Results  Thirty-eight patients (14 men, 24 women; mean [SD; range] age, 48 [14.4; 20-80] years) fitting the inclusion criteria were identified. Twenty-four (63%) patients had laryngotracheal stenosis secondary to prolonged intubation, with 3 (8%), 5 (13%), and 6 (16%) cases being due to autoimmune, idiopathic, or other etiology, respectively. Twenty-five (66%) patients underwent tracheal or cricotracheal resection, and 13 (34%) underwent laryngotracheoplasty or posterior cricoid split laryngoplasty. Of the 17 patients with stents placed, 6 (35%) patients had a suprastomal stent sewn at the top with a polypropylene suture using a horizontal mattress technique, 6 (35%) patients had a suprastomal stent capped with an extended Silastic thoracic T-tube segment, and 5 (29%) patients had either a T-tube or hood bronchial stent. Eight of 17 patients used a nasogastric feeding tube while the stent was in place (up to 5 weeks). All patients returned to their preoperative diet. The mean (SD) duration of dysphagia symptoms in all patients (both those without a stent and following stent removal) was 8 (27.2) days (median, 1.5 days). The mean (SD) duration of dysphagia symptoms in patients who did not have a stent placed was 4.8 (5.3) days (median, 4 days).

Conclusions and Relevance  In this study of adults who underwent open airway reconstruction, all returned to their preoperative diet, but those without stents had a shorter duration of dysphagia symptoms than those with stents. Approximately half as many patients with a stent had a prolonged course with dysphagia symptoms compared with those without a stent.

Introduction

Laryngotracheal stenosis (LTS) is a common end point to multiple pathophysiologic processes. In modern practice, the most common cause of LTS in adults is tracheal intubation, followed by tracheostomy and laryngeal trauma. Additionally, airway compromise can occur as a result of collagen vascular disorders, idiopathic fibroinflammatory disease, disorders of epithelial barrier function, physical and thermal trauma, and extrinsic compression or invasion by benign and malignant disease.16

Operative interventions to correct LTS range from endoscopic procedures (scar incision or excision, endoluminal dilation) to major open airway reconstruction.7 If the degree of stenosis warrants major airway reconstruction, expansion framework procedures or resection procedures may be necessary. Expansion framework procedures involve the use of an anterior and/or posterior graft(s) (from the thyroid, conchal, or rib cartilages) placed through either the cricoid or tracheal cartilage, categorized as laryngotracheoplasty or posterior cricoid split laryngoplasty, respectively. Resection procedures are used most commonly for severe stenosis, ideally at least 3 mm below the vocal folds.8 These procedures involve removal of the stenotic segments with reapproximation of the healthy tracheal segment to either another tracheal segment or the posterior cricoid remnant and thyroid lamina.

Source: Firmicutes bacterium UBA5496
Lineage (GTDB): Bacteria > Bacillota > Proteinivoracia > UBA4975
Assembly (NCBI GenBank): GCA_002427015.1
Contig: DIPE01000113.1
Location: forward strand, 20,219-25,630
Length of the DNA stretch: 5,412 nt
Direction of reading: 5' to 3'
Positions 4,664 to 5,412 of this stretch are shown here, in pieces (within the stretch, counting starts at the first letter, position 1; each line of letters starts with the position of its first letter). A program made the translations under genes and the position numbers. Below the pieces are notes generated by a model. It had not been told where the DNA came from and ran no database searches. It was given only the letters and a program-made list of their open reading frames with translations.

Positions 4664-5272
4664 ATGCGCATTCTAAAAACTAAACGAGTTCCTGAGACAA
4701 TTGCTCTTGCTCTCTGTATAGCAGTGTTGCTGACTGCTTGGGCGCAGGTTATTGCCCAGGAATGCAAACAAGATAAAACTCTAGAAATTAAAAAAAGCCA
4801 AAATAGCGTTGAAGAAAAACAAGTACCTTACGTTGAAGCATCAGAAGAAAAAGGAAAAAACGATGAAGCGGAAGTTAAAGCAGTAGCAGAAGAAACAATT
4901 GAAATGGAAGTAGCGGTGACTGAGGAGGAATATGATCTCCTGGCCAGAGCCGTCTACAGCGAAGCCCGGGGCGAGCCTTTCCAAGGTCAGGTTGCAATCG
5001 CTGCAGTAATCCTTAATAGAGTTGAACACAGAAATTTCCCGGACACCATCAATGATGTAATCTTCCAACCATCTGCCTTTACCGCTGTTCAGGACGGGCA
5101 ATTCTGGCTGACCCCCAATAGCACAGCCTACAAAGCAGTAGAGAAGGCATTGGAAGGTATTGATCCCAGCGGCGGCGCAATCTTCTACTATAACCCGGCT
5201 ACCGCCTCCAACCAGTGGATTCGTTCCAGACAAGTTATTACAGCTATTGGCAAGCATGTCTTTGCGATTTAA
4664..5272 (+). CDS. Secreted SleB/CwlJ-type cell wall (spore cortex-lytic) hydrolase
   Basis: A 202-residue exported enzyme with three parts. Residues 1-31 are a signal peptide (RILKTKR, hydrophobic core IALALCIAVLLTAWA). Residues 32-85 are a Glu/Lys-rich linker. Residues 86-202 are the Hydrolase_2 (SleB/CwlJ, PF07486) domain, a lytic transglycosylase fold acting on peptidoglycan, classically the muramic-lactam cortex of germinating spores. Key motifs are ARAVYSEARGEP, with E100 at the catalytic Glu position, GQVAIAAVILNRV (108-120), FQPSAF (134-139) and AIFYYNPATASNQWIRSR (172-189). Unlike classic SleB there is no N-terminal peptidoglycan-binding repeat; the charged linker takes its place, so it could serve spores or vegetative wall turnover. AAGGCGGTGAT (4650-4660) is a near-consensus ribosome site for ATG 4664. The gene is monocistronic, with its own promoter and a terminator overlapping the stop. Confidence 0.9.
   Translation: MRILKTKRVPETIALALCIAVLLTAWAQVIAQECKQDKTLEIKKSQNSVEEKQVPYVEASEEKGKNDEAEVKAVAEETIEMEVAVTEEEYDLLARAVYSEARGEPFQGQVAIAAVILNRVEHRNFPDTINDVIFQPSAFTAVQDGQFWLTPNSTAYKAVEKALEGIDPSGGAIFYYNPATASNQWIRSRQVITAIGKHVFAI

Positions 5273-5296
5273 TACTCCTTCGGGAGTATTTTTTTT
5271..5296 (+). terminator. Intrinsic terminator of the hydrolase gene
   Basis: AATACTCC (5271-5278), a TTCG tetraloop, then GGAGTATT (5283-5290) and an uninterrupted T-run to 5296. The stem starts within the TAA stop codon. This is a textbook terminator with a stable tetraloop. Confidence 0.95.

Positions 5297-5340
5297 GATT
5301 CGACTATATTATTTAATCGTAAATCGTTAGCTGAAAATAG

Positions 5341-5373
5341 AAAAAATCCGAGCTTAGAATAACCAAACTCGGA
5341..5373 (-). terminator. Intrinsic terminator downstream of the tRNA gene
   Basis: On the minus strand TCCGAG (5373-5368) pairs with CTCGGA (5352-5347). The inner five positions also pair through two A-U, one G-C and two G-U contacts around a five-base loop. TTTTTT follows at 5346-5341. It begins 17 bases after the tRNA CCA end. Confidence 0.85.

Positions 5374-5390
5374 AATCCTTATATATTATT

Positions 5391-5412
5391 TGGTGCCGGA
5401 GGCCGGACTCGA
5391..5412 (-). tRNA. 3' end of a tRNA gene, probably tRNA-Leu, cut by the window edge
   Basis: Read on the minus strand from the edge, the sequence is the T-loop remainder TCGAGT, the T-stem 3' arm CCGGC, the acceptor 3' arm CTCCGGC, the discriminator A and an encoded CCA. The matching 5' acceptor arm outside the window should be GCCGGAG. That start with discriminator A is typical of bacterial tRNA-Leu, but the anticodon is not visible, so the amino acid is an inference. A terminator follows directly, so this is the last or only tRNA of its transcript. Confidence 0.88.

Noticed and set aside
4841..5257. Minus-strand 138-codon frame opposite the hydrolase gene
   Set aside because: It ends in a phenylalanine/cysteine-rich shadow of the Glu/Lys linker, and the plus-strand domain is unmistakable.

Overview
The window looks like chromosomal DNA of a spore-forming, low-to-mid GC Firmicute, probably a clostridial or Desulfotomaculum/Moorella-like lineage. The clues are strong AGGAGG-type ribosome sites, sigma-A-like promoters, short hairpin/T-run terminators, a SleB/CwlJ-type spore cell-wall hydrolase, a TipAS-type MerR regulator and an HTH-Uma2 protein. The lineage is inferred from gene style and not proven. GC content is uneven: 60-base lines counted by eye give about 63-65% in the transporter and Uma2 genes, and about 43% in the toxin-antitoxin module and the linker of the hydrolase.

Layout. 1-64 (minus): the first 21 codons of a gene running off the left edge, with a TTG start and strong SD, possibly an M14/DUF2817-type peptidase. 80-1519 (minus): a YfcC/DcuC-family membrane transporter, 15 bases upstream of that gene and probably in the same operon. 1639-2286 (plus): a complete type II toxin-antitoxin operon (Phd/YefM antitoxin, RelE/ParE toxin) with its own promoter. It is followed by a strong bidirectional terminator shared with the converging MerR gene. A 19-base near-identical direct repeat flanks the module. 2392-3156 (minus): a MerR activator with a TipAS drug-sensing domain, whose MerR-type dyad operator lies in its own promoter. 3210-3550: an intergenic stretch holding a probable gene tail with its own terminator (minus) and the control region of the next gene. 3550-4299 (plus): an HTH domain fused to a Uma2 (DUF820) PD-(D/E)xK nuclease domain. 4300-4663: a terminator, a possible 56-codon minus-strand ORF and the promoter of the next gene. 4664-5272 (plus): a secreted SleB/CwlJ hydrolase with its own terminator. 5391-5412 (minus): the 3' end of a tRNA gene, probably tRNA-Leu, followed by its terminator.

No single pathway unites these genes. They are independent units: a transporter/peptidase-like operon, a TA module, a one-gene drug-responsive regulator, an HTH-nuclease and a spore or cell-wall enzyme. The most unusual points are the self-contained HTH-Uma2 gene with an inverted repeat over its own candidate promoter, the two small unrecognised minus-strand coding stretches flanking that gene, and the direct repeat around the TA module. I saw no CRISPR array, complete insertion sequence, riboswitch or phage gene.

The primary aims of open airway reconstruction are enlargement of the airway to support adequate ventilation and/or allow for decannulation. This is accomplished through physical manipulation of the cartilaginous laryngotracheal complex. Swallowing dysfunction with a frequent, albeit temporary, increase in aspiration risk has been established as a complication of open airway reconstruction in the pediatric population.9,10 The transient disruption of normal cartilaginous support, the mobilization of suprahyoid musculature, and the temporary placement of endoluminal airway stents following reconstructive procedures have been hypothesized to affect normal muscular and sensory mechanisms of deglutition in adults. Furthermore, placement of posterior grafts may result in destabilization of the cricoarytenoid joints, resulting in difficult maintenance of airway closure during swallowing.11

At this time, both the degree and duration of dysphagia symptoms following open airway reconstruction in adults are unclear. One study by Herrington et al12 examined toleration of regular diet as well as placement of gastrostomy tube following major airway reconstruction; however, this study did not look at mean time to resolution of dysphagia symptoms. The purpose of the present study was to report the mean amount of time that adults experience dysphagia symptoms following open airway reconstruction, as well as to identify factors associated with dysphagia symptoms following open airway reconstruction in the adult population.

Methods

Following approval from the Vanderbilt University Medical Center Institutional Review Board, records were extracted by querying the Department of Otolaryngology–Head and Neck Surgery procedure database for patients older than 18 years between September 2009 and September 2014. Consent was waived due to the retrospective nature of the study. Records were selected on the basis of surgical coding for rib cartilage graft, laryngoplasty (thyroplasty), laryngoplasty (cricoid split), tracheoplasty (cervical), and excision tracheal stenosis and anastomosis (cervical).